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Autonomous cars are the future of transport? Don't believe the hype, says Monash University Professor in Transport Engineering

By Graham Currie, Director of Monash Infrastructure, Chair of Public Transport, Professor in Transport Engineering, Monash University

Public transport is the beating heart of a successful and livable city, and will be for a long time to come, likely forever. If you don't believe that, let me sell you a fleet of autonomous cars now.

I'll even throw in a Segway, a flying car, a hovercraft, and a Sinclair 5 to sweeten the deal.

Because if you blindly believe the hype around autonomous cars at the moment, it should be an easy sale.

I, clearly, don't believe the hype. In fact, as a transportation researcher, I become enraged at the misinformation and rubbish being peddled about the future of transport, and the future of public transport in particular.

It's far too early to think autonomous cars will dominate travel in cities. They're not the answer to traffic congestion, and they certainly don't spell the end for public transport, as many have suggested.

The hype, at any rate, viewed within the theoretical framework of the Hype Cycle, has already entered the trough of disillusionment after reaching a peak of inflated expectation in 2015.

Despite this, though, commuters are still continuously presented with blanket statements that public transport has no future in the modern city and that it will be rendered obsolete by new modes of transport and mobility.

To borrow a now familiar phrase, it's fake news!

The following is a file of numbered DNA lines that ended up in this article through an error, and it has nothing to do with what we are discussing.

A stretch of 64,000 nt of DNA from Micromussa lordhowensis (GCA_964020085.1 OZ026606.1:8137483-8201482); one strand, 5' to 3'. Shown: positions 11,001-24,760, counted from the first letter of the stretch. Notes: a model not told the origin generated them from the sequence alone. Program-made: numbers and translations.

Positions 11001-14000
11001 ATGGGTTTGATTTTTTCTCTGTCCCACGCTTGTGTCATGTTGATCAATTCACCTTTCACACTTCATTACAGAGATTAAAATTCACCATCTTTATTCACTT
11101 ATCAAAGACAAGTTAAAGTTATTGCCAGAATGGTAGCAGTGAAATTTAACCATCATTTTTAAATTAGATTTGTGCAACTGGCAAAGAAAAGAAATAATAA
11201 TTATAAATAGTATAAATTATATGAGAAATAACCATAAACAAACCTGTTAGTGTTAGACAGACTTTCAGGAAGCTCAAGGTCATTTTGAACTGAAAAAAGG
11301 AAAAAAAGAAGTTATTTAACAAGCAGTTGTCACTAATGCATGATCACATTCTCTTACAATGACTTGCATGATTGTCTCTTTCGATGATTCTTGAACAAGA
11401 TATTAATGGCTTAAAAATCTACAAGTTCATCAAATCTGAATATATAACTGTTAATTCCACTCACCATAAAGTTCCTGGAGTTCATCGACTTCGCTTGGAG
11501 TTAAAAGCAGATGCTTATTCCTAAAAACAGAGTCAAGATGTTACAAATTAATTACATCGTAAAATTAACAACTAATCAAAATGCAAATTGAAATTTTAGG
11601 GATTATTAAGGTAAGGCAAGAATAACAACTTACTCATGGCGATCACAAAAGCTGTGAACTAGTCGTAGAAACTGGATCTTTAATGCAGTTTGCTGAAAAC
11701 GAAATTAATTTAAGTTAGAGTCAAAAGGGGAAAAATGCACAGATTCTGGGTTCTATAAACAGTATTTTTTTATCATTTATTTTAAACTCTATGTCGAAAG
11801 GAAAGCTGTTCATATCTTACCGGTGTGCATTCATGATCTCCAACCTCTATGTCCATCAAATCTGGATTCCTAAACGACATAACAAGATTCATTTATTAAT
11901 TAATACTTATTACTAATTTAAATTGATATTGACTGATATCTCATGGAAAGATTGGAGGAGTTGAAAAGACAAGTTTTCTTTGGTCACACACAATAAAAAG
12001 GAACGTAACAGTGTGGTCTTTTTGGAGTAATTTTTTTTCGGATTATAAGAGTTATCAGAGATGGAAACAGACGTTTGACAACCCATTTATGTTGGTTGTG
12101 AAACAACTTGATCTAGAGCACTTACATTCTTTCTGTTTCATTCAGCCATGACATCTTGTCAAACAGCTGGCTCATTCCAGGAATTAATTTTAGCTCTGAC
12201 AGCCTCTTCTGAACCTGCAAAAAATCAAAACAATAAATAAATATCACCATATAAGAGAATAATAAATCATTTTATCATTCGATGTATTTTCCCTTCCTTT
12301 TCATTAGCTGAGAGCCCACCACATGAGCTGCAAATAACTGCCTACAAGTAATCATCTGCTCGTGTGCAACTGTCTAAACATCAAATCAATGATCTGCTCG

It flies in the face of facts and a long history of built knowledge about the human condition, economics, cities, and travel data.

The great sharing lie
It's easy to find detractors of public transport, not least of whom are the day-to-day users of trams, trains, and buses having to cope with unreliable services and overcrowding, caused mostly by lack of government infrastructure investment.

It's a disenchantment that feeds the narrative of autonomous car progressives -- that driverless cars are the future alternative to address the transport problems being faced by increasingly crowded cities.

The fundamental failure in this narrative is the assumption that public transport doesn't work and is too old to be involved in the automated vehicle technology trend.

The reality is that autonomous public transport vehicles already dominate land-based passenger travel.

Four in 10 railways in Asia have no drivers. Autonomous trains operate today in Vancouver, Barcelona, London, and very soon will operate in Sydney. Between 2006 and 2011, the number of kilometers automated trains operated doubled and, by 2025, this is expected to increase by more than 130 percent.

Mass transit, not single-occupancy cars
More cars and more roads are not the answer for congested cities.

Transit systems, liberated by the very technologies that make driverless cars possible, are the only option for shared occupancy at the volume needed to meet the needs of large and growing cities.

The imperative to make mass transit systems efficient and effective must be on government infrastructure investment agendas.

Now, about that sale ...

About the author
Graham Currie is a renowned international public transport research leader and policy advisor with more than 30 years of experience. He's founder and director of the Public Transport Research Group at Monash U., and is one of the world's first professors in public transport. He aims to develop knowledge and training for the PT profession on a national and international basis.

Source: Monash Lens

Published March 2019

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